Organizing for America: Obama Merges Campaign, Presidency
Chris Cillizza‘s report that the Obama campaign apparatus is being “activated” by the Obama administration gets A1 treatment in today’s WaPo:
President Obama will kick off an all-out grass-roots effort today urging Congress to pass his $3.55 trillion budget, activating the extensive campaign apparatus he built during his successful 2008 candidacy for the first time since taking office.
The campaign, which will be run under the aegis of the Democratic National Committee, will rely heavily on the 13 million-strong e-mail list put together during the campaign and now under the control of Organizing for America (OFA), a group overseen by the DNC. Aides familiar with the plan said it is an unprecedented attempt to transfer the grass-roots energy built during the presidential campaign into an effort to sway Congress.
David Plouffe, who was Obama’s campaign manager and is now an adviser to OFA, called this effort the “first major engagement” of the group in the legislative process and said in a statement that it will call on supporters “to help the President win the debate between those who marched in lockstep with the failed Bush economic policies and now have no new ideas versus the Obama agenda which will help us manage the short term economic crisis and puts us on the path to long term prosperity.”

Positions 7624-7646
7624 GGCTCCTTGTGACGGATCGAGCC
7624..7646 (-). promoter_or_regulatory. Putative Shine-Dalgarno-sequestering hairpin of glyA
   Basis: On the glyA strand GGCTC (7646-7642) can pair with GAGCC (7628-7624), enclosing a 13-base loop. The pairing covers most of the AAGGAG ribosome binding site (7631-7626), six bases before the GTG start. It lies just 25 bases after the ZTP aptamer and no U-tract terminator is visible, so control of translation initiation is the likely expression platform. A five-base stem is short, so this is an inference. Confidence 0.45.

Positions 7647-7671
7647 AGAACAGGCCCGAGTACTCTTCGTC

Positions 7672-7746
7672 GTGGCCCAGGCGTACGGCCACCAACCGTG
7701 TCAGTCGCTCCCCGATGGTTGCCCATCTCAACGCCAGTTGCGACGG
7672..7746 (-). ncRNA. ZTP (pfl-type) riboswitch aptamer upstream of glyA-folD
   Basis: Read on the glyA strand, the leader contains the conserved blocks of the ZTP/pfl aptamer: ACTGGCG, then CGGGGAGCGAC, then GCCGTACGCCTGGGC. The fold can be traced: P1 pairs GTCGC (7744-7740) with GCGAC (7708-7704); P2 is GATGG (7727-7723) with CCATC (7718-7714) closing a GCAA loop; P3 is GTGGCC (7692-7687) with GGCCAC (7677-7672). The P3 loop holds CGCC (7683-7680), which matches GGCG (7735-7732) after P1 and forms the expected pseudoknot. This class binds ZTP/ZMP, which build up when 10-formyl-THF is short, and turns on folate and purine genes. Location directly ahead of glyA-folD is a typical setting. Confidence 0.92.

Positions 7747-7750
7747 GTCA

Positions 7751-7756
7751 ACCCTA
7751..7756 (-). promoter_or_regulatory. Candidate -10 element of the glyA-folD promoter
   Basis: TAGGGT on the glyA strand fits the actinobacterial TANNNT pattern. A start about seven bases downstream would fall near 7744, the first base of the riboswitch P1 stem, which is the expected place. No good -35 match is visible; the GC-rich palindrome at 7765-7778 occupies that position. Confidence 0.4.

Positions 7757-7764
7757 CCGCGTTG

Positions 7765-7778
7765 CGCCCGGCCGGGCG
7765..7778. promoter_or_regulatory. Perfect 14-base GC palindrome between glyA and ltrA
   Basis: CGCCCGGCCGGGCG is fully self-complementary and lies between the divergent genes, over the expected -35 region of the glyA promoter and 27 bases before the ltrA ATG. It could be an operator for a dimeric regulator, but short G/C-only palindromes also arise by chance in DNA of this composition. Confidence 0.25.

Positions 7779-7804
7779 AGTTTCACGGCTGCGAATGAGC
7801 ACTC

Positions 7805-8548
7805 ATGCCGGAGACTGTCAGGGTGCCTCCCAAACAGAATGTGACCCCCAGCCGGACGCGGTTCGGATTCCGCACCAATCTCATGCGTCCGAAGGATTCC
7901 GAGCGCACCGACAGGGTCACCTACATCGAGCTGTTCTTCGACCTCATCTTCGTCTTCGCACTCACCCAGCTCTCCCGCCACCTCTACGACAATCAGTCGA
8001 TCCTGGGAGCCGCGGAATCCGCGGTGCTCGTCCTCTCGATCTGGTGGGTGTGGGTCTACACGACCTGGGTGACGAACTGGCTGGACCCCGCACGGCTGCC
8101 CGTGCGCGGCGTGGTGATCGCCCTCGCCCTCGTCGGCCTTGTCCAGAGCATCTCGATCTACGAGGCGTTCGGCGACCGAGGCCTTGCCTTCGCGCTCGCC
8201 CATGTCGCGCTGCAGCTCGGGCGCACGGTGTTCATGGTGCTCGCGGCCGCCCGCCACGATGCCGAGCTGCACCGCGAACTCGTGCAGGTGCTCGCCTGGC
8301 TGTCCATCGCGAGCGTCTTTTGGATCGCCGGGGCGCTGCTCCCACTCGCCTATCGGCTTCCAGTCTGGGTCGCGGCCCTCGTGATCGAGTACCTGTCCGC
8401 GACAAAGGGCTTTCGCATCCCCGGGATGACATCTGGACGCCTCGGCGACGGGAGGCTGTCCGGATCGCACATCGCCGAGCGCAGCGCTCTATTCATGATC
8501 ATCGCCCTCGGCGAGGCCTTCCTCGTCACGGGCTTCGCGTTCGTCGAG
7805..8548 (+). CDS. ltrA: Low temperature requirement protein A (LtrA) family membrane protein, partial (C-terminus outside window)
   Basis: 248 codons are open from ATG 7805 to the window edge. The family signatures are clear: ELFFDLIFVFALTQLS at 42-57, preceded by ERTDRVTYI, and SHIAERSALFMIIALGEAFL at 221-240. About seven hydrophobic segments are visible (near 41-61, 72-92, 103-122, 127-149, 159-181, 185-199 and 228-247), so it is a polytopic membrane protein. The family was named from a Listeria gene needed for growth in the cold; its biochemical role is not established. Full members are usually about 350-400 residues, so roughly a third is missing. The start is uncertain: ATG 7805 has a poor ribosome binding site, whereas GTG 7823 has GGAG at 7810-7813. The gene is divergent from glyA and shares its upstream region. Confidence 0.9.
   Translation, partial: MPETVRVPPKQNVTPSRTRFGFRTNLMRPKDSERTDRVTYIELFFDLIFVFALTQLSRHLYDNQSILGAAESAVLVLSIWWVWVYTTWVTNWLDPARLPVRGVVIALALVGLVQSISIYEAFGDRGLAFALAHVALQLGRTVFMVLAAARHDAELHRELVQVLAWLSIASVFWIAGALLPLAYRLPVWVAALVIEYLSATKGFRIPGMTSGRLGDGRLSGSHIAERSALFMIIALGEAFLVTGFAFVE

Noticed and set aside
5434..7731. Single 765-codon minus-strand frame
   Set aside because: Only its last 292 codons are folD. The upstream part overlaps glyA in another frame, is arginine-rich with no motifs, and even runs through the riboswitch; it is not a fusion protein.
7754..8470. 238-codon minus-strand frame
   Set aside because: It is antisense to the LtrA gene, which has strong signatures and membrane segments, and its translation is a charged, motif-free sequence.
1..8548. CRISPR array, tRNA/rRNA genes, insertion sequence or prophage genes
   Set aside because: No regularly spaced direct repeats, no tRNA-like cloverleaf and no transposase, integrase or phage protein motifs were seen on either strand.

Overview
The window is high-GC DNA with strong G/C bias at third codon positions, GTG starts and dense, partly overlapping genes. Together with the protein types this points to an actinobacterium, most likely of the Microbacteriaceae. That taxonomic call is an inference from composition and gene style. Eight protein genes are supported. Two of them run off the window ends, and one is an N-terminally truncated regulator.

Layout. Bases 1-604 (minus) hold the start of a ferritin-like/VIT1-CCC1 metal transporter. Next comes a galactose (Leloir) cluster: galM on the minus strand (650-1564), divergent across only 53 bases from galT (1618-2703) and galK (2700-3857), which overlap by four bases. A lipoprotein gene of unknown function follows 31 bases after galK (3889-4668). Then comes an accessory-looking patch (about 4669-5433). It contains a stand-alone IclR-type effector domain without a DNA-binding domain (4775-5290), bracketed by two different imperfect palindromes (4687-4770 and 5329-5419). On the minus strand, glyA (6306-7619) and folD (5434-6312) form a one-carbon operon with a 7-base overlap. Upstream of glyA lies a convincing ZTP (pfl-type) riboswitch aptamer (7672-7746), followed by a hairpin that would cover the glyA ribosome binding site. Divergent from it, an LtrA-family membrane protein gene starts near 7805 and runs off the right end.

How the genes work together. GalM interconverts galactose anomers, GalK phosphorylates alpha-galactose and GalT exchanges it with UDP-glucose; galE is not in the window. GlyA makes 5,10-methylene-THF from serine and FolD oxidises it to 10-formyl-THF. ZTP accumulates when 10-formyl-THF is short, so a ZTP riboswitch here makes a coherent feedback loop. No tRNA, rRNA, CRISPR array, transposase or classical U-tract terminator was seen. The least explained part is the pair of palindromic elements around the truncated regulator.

Matt Yglesias thinks this is “a good idea” and I agree up to a point. Even though, like Rush Limbaugh, hope Obama fails in enacting many of his budget priorities, it makes sense for him to use the tools available to him to do what he was elected to do.
My concern here, though, is that OFA merges the White House and a campaign apparatus in a way we haven’t seen since the Nixon Administration. I assign no nefarious intent here and have no reason to believe that Team Obama is doing anything illegal, immoral, or improper. The relationship between elected official’s offices and campaign staffs are often murky and that’s been true of presidents of both parties for as long as I can remember. They call it a “permanent campaign” for a reason.
But this may be a case of a difference in degree amounting to a difference in kind. OFA is operating under the aegis of the DNC because it would have been illegal for it to be run out of the White House. You can’t use political mailing lists for official government business, for one thing. But, of course, the transfer to DNC is purely a legal fiction.
Is this just the natural evolution of how the game is played? Or a new game entirely?
Photo by Flickr user baratunde, used under Creative Commons license.